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  6. I think being a princess is something that every little girl contemplates and hopes to be. The thing that draws these girls in is the fancy clothes and the glamourous lifestyle. I think society needs a better model of princesses, not less. Jenna raises a great point about the latest Disney Princess movie. I think the submissive sleeping beauty waiting for a man to rise to the occasion and change her life is somewhat of a thing of the past. Princesses these days should still have the glamour and the beauty of being royal and special, but that shouldn't be where there power and allure starts and finishes; they should be better role models and have more challenging goals than how to get to a party and home before midnight.

    Lucy

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  7. ...Well, I'm a bit biased. I loved princesses growing up, there's something about that fantasy that just gets me. I mean, while they aren't the BEST models for kids, they certainly aren't the worst. I mean, I'd rather have my daughter look up to a Disney princess than to Paris Hilton. I feel like in recent years, too, they've been trying to make the princesses from more realistic backgrounds (i.e. Princess and The Frog). I mean, sure, maybbbe it instills in us some less-than-noble values, like getting married is crucial, etc. etc. - but really, I think we just liked the story as kids. We liked the fantasy of dressing up in sparkling jewels and having a handsome gentleman sweeping us off our feet.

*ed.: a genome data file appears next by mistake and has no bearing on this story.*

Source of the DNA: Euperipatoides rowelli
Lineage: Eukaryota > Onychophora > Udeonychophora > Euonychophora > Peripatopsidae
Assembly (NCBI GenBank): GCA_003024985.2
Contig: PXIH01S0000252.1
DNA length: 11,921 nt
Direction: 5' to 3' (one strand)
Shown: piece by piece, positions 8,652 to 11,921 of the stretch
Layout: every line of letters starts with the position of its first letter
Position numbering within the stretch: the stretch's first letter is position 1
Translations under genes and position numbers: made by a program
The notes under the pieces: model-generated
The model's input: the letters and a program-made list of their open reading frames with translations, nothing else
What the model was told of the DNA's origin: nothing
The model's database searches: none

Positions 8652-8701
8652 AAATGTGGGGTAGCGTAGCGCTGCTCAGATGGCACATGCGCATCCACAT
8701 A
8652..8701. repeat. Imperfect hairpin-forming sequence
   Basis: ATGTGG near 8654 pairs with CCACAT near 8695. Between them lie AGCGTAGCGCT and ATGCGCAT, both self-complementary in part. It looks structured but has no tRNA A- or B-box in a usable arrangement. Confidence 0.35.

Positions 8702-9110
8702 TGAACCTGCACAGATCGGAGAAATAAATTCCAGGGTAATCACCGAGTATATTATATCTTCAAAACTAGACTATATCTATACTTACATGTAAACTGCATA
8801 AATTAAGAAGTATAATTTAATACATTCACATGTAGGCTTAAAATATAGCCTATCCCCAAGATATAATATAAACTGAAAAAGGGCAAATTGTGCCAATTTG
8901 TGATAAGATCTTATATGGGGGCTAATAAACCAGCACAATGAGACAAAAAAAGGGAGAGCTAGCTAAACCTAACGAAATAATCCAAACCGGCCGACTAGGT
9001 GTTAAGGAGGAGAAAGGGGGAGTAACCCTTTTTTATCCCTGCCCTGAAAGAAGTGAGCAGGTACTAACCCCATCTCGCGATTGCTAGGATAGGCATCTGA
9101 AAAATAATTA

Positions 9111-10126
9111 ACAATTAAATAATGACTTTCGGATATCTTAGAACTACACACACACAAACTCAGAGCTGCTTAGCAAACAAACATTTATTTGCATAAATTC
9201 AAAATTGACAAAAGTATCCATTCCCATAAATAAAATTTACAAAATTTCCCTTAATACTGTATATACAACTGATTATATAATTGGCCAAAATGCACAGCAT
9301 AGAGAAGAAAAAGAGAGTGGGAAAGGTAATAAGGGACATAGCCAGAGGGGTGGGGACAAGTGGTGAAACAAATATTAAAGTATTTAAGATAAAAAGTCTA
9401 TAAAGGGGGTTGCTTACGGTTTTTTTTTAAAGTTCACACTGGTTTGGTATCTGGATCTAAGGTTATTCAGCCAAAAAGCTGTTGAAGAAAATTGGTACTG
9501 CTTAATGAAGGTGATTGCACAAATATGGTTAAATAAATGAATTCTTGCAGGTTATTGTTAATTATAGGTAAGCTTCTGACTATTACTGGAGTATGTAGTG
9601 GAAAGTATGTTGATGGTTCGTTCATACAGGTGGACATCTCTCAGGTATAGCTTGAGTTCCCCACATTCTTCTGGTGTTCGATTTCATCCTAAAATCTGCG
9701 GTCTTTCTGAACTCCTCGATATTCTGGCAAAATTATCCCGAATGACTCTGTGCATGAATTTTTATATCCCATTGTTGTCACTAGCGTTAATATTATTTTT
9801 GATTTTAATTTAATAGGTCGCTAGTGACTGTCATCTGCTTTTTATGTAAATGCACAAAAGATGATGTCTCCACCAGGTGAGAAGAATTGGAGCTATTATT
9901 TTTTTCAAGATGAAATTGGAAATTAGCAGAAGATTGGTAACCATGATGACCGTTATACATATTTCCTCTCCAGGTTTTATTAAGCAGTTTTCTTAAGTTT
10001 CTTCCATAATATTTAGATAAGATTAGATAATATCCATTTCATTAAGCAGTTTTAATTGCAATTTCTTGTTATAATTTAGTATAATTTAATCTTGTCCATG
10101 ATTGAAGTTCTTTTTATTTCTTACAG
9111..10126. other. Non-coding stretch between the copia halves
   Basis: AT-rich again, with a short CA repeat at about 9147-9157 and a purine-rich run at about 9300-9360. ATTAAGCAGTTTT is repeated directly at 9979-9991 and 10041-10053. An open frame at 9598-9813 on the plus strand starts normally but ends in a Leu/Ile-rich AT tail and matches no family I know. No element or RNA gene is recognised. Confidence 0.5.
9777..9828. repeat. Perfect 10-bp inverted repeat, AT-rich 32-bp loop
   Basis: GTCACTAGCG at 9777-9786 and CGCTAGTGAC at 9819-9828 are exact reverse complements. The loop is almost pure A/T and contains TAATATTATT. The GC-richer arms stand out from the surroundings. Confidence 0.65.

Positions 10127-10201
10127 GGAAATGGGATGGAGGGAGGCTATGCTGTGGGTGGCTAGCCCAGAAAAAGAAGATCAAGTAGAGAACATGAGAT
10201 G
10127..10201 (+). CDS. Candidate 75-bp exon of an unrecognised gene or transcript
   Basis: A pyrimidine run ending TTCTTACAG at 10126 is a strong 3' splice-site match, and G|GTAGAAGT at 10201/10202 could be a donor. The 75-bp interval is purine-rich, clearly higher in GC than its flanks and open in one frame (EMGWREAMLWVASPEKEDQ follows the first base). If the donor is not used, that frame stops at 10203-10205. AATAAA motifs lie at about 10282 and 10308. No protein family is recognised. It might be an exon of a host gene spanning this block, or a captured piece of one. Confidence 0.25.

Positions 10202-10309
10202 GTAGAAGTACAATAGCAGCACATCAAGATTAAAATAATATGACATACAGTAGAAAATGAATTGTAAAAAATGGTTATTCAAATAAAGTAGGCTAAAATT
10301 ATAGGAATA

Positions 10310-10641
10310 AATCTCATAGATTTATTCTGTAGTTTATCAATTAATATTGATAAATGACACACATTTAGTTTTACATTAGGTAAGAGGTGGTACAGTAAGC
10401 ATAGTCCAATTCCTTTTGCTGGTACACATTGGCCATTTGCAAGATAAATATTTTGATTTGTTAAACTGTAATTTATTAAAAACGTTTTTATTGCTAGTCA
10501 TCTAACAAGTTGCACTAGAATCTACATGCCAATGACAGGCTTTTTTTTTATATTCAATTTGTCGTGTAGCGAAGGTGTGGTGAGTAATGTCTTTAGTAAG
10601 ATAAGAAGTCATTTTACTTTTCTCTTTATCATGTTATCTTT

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  8. As I am reading the blog tonight and the various responses, I am caught by needing to take a moment and examine what a princess is. In fact, I had a class tonight and on the long drive home I thought quite a bit about it. A princess is good looking, someone with an unlimited, GORGEOUS wardrobe and a stellar jewelry collection, someone other people look up to, someone who has the ability to give orders and someone who it is an imperative to listen to. It is impossible to separate who a princess is, from who a princess longs to be. From history to Disney, the story ends the same (in most cases) with the princess getting married, or at least finding the right beau. But, throughout all of this, I have come to see a princess as a young woman who is good looking and powerful. Not just powerful, but benevolently revered.